Michigan Holds Hearing on Online Gambling Bill

Published May 10, 2016 by Elana K

Last week, the Michigan Regulatory Reform Committee met to discuss the online gambling bill introduced in April by Michigan State Senator Mike Kowall. No vote was taken.

Last week, the Michigan Regulatory Reform Committee met to discuss the online gambling bill introduced a few weeks ago by State Senator Mike Kowall. Kowall’s bill, SB 889, and accompanying amendment SB 890, would legalize and regulate online poker and casino games in the state under the title of the Lawful Internet Gaming Act.

Nine members of the Michigan Regulatory Reform Committee, including the chairperson, state senator Tory Rocca, listened to testimony from four different people in support of Kowall’s bill, including the president of the Poker Players Alliance (PPA), John Pappas. Michigan’s three land-based casinos, MotorCity Casino, MGM Grand Detroit Casino and Greektown Casino, did not come out in support of the bill, but neither did they come out against it.

About the Bill

SB 899 stipulates that online gambling operating licenses will be restricted to tribal casinos and Michigan commercial casinos that already have licenses. A maximum of eight licenses will be granted, and each license will cost $5 million to obtain. After that, operators will need to pay a 10% gross gaming revenue tax to the state.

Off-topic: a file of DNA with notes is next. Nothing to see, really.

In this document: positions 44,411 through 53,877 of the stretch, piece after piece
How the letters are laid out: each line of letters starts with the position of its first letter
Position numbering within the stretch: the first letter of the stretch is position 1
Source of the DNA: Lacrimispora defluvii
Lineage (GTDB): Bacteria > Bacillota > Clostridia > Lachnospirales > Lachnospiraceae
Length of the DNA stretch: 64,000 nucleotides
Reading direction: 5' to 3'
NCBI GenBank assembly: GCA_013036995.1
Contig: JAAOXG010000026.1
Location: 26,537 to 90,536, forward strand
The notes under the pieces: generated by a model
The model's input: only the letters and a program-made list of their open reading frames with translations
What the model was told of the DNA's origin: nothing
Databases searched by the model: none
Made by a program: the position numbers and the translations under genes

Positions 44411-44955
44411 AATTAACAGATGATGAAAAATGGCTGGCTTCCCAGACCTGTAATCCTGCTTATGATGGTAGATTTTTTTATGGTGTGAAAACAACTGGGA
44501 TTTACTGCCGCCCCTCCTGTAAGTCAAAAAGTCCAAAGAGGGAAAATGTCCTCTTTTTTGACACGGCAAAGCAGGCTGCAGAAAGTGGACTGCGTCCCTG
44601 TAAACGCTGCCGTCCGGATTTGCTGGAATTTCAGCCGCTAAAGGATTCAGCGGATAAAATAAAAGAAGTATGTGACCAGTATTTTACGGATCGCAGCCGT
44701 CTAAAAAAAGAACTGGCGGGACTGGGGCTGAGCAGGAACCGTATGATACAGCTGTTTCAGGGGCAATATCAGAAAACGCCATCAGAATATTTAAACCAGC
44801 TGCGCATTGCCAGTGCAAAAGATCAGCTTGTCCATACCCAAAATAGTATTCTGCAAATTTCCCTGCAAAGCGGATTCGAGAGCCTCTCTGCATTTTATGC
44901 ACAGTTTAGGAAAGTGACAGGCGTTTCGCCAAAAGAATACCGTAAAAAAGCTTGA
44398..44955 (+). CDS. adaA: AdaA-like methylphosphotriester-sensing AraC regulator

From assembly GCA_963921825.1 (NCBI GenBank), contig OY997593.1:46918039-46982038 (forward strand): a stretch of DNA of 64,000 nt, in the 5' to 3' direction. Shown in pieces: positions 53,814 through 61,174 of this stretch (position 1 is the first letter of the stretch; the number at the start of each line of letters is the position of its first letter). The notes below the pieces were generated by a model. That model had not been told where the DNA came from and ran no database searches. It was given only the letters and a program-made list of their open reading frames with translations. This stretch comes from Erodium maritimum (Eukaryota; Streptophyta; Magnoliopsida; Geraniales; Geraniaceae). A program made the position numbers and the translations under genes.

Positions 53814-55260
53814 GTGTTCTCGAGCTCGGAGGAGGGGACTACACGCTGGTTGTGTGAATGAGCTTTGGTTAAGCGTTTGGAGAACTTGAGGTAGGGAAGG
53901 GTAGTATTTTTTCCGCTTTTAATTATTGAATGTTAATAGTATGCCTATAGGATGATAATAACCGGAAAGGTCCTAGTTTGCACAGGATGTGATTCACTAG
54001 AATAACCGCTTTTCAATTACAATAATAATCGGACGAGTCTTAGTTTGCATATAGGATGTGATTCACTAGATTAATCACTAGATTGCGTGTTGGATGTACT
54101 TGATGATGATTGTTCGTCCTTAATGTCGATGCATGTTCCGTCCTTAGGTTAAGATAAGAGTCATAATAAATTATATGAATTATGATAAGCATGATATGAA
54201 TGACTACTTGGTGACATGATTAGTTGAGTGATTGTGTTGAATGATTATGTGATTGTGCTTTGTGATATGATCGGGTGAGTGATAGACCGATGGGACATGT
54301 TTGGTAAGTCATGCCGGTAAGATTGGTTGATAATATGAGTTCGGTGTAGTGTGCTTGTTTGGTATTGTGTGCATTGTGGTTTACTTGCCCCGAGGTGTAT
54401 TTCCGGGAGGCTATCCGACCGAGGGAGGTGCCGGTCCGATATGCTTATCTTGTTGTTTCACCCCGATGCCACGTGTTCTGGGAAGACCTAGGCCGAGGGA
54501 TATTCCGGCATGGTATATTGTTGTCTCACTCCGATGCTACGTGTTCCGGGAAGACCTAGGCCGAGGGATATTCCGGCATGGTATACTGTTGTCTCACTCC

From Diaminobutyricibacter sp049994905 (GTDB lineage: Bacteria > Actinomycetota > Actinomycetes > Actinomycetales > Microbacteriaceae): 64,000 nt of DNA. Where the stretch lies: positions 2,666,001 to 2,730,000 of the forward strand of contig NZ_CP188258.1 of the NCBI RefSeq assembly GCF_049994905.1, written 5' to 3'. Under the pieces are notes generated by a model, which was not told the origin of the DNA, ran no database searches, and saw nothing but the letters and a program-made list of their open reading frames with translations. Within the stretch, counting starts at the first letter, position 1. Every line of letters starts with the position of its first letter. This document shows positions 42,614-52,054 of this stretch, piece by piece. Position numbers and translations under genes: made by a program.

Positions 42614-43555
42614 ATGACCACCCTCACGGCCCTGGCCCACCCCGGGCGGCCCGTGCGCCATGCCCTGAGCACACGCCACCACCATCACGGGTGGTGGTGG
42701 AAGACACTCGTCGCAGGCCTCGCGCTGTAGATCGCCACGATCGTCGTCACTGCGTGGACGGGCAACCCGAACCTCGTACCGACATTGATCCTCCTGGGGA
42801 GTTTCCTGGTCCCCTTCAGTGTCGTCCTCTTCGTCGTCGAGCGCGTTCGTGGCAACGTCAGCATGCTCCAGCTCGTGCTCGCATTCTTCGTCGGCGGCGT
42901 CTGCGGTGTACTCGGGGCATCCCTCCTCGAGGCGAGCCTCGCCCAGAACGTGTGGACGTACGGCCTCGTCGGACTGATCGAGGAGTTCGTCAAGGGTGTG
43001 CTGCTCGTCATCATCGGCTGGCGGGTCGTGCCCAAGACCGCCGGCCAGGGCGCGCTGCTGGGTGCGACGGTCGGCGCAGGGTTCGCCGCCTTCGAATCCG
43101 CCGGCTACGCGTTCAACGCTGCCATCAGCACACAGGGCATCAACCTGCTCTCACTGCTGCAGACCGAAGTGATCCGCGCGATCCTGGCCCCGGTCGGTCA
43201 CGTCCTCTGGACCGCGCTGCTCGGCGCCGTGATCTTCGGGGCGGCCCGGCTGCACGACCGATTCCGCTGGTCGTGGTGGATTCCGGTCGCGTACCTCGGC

In addition to the technical aspects of the bill, SB 899 also notes the importance of regulating online gambling as a form of consumer protection. John Pappas also stressed this in his testimony - because online gambling is something that Michigan residents are doing anyway, it is important for the state to provide a safe and secure forum for them to do so, as opposed to the legal offshore sites that leave players open to fraud and theft.  

Future of the Bill

The hearing held last week did not result in a vote, and the state legislature adjourns for the summer on June 16. This means that a decision will need to be made soon, or else it will be put off until the next session. If the bill is approved, Michigan will become the fourth state in the United States to legalize online gambling.

 

 

See also

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